In all likelihood, The Beatles are the most famous band the world will ever know. They were pioneers of sound and irreverence and became in just seven short years the best-selling band of all time. Constantly pushing the envelope, John, Paul, George, and Ringo threw overboard just about every convention in the book. Many of the new ones they created or were pivotal in establishing are still the order of the day. To better understand the gargantuan mark they left, here are—in no particular order and without the slightest claim to comprehensiveness—six reasons why The Beatles' impact on music and culture cannot be overstated.
1. They revolutionised the use of recording technology
The greatest innovations of The Beatles did not happen on the stage but in the studio. Many ideas and techniques that were later commonly used in recording, and continue to be today, were invented or significantly advanced by The Beatles. Together with their producer George Martin and their sound engineer Geoff Emerick, they pushed the boundaries of how music was made and recorded time and again. It was their fascination with experimental sound and avant-garde composers like Karlheinz Stockhausen, Terry Riley, or John Cage and their very own idiosyncracies (John, for instance, often didn't like the sound of his own voice) that propelled their creativity in the studio. Emerick reliably proved a willing accomplice to The Beatles' extravagant demands. A quick but not exhaustive overview of techniques they pioneered includes:
Recording voice through a rotating speaker: For Tomorrow Never Knows, John had a fixed idea of how he wanted his voice to sound like for the last verse: as if the Dalai Lama was singing from a mountain top 25 miles away. No problem at all for Emerick, who used the rotating speaker from the Hammond organ, cut into its circuitry and put John's voice into it.
Looping: Putting tape on loop allowed for the layering of music and was used, for instance, to create the solo in Tomorrow Never Knows (consisting of a sped-up recording of McCartney laughing to sound like a seagull, an orchestral chord, a mellotron playing a flute and a string sound, and a sped-up sitar playing a scale). Today, looping is a commonplace practice in pretty much any recording context and genre.
Artificial Double Tracking/Flanging: Since John famously didn't like the sound of his own voice, he asked EMI sound engineer Ken Townsend to do something to his voice, to make it sound thicker, to 'flange' it up. Townsend came up with two reel-to-reel tape decks running slightly out of sync to each other, so that Lennon's voice was essentially double tracked. This became known as artificial double tracking or flanging and dominated the vocal sound of Revolver.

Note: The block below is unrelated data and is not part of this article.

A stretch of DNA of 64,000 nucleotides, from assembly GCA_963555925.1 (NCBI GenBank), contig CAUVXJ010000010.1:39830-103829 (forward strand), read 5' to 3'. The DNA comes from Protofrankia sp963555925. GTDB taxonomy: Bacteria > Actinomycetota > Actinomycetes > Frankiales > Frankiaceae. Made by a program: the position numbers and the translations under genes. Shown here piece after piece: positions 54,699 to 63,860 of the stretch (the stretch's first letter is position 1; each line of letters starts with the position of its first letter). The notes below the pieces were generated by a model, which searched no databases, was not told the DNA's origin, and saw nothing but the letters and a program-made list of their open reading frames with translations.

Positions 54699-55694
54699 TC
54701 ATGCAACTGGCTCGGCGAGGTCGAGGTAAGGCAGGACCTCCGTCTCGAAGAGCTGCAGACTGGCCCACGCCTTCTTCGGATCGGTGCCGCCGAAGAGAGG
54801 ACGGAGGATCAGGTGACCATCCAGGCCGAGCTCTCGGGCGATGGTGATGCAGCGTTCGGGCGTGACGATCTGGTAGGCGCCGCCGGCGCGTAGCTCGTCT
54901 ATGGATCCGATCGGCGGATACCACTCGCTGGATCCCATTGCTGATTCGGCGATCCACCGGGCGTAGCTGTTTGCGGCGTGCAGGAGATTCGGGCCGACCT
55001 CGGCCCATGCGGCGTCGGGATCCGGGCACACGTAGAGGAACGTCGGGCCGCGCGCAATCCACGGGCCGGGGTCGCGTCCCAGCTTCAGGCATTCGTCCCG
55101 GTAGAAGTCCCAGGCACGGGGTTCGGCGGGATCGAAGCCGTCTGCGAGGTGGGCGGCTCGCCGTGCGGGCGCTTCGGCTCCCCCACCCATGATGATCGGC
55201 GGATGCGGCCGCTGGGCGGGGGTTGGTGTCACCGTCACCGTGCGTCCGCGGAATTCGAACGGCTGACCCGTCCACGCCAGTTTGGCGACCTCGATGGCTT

Tape creativity: The enchantment of The Beatles with experimental sound didn't just make them loop their tapes but also splice and reverse them (backmasking), speed them up and slow them down. In doing so, they popularised techniques so far only employed by composers like Terry Riley and Karlheinz Stockhausen. After a while, The Beatles began insisting that every overdubbing be tried both forwards and backwards. Backmasking not only became a staple of The Beatles sound—from the guitar solo on I'm Only Sleeping to the drums on Strawberry Fields Forever, but also a key feature of the psychedelic sound library in general.
ATOC: The Beatles also utilized EMI's invention ATOC (Automatic Transient Overload Control) to add extra bass without creating problems with the stylus of record players. The Abbey Road Studios' website recalls that this “allowed mastering engineer Tony Clark to cut The Beatles’ Paperback Writer with an extremely high bass factor without causing the needle on a record player to jump”.
Tea towels & sweaters: At Emerick's behest, Ringo put tea towels across his drums to dampen the ring from the metal edges. This became the key to the Abbey Road drum sound. He also stuffed a sweater inside the kick drum, which is still standard recording practice today.
2. They revolutionised the album
Previous to (and in the early years of) The Beatles, recording sessions were usually a tightly scheduled process. Bands would more or less perform their songs live until the producers were happy with one of the versions. That way, whole albums were recorded in the span of a few hours. Consequently, the sound on the album and the sound on stage were more or less interchangeable, albums being a collection of neatly recorded live performances. Moreover, following the logic of the record market at the time, most albums would contain a few bankable singles with the rest as filler.